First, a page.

Thursday, September 23, 2010

september twenty third, two thousand ten

D spectacled,

"Bowling for dollars has always been a treat." This is a quote from a recent interview of Robert Plant on NPR. We found it recounted in the New Yorker and, improbably, relay it here for you. We don't know what it means, exactly, but we like the sound of it. It is a treat.

Speaking of treats, Friday night we start off with our free Friday Afternoon Concert featuring J.T. Nolan at 5pm. Nolan is a song and dance man who has been entertaining us with his brilliance for awhile. We are really glad to have him back.

At 7pm Friday we have with a fundraiser to perpetuate culture through a Polynesian organization called FiaFia (Samoan for happiness). Several Hawaiin musicians will sweep in some aloha spirit, like a trade wind. $10 suggested donation.

At 9pm Friday we have a couple very cool indie rock bands, Pez and SuperSeed. $5.

Saturday we have our annual benefit for the Denver Family Institute. Silent Auction. Live Music. Auction opens at 4pm. There will be entertainment for the kids early and then Clusterfunk takes the stage at 8pm. $10-$20 suggested donation.

A reminder that we have plenty of opportunities for all of you performers. We have open stage hosted by Jay Ryan on Monday nights, and if you lean toward the blues, then The Clamdaddys would love to have you sit in on their jam on Wednesday nights.


D minus

Extra Credit: Here's a fro of a poem by Allison Joseph.

Thirty Lines About the Fro

The fro is homage, shrubbery, and revolt—all at once.
The fro and pick have a co-dependent relationship, so
many strands, snags, such snap and sizzle between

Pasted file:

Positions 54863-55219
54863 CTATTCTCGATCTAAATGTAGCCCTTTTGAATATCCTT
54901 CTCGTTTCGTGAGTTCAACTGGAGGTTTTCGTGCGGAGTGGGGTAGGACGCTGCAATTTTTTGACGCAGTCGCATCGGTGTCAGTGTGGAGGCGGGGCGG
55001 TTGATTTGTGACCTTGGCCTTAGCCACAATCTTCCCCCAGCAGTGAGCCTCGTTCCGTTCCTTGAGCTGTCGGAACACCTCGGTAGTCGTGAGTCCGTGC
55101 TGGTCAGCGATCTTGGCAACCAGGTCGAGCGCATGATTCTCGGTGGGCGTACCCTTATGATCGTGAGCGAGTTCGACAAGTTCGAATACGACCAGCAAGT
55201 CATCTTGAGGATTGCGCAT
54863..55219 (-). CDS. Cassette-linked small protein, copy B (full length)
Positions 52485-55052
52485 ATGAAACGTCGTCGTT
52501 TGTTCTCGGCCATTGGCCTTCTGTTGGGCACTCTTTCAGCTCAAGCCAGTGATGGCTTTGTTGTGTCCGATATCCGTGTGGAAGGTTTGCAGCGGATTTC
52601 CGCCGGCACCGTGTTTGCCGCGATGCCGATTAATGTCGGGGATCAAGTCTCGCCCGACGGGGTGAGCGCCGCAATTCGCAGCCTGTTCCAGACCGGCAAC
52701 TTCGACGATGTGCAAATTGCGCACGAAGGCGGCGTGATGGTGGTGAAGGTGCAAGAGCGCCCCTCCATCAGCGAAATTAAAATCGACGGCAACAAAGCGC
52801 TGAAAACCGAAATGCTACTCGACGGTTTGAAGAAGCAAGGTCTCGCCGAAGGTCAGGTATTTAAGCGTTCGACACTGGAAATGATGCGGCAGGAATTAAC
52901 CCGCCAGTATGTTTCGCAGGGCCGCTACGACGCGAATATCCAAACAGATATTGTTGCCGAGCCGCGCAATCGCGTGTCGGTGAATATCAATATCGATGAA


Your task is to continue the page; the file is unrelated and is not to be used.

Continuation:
the two. The fro wants to sleep on a silk pillowcase,
abhorring the historical atrocity of cotton.
The fro guffaws at relaxers—how could any other style
claim relaxation when the fro has a gangsta lean,
diamond-in-the-back, sun-roof top kinda attitude,
growing slowly from scalp into sky, launching pad
for brilliance and bravery, for ideas uncontained by
barbershops and their maniacal clippers, monotony
of the fade and buzzcut. The fro has much respect
for dreads, but won't go through life that twisted,
that coiled. Still, much love lives between
the two: secret handshakes, funk-bottomed struts.
The fro doesn't hate you because you're beautiful.
Or ugly. Or out-of-work or working for the Man.
Because who knows who the Man is anymore?
Is the president the Man? He used to have a fro
the size of Toledo, but now it's trimmed down
to respectability, more gray sneaking in each day,
and you've got to wonder if he misses his pick,
for he must have had one of those black power ones
with a fist on the end. After all, the fro is a fist,
all curled power, rebellious shake, impervious
and improper. Water does not scare the fro,
because water cannot change that which is
immutable—that soul-sonic force, that sly
stone-tastic, natural mystic, roots-and-rhythm
crown for the ages, blessed by God and gratitude.

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